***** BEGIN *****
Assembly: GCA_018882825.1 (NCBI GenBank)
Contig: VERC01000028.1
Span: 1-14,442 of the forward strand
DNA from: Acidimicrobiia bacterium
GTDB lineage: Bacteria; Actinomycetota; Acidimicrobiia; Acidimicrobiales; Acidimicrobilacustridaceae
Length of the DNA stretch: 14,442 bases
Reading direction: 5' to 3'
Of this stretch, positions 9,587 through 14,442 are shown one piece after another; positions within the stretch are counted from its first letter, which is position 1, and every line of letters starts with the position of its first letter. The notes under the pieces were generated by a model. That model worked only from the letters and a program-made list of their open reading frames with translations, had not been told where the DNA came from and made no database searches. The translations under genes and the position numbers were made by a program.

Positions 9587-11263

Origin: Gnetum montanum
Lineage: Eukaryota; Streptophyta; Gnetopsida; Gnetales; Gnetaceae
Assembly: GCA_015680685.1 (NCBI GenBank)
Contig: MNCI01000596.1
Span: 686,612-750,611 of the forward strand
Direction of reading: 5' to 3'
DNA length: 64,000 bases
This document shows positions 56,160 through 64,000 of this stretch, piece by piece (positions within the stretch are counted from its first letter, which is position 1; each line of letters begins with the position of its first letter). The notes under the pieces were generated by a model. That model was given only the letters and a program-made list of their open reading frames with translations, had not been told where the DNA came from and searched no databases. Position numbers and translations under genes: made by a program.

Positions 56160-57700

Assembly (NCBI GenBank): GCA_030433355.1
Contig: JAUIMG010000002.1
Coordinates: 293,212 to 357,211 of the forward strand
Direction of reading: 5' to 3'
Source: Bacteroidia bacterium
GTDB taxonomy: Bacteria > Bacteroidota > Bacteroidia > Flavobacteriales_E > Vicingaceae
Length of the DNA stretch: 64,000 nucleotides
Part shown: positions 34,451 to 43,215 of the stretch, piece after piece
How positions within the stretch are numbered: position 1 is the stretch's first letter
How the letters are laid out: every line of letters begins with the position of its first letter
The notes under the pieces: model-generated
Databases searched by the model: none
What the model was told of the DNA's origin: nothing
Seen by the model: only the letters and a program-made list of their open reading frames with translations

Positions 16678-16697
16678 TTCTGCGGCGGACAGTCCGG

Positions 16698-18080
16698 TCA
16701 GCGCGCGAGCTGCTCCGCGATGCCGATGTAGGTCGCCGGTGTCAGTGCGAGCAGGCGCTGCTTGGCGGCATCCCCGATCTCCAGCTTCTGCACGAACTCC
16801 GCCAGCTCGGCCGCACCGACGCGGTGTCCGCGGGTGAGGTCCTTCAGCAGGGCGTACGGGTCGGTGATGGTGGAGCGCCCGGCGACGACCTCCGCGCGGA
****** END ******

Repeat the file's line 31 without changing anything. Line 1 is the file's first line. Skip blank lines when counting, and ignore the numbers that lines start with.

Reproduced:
What the model was told of the DNA's origin: nothing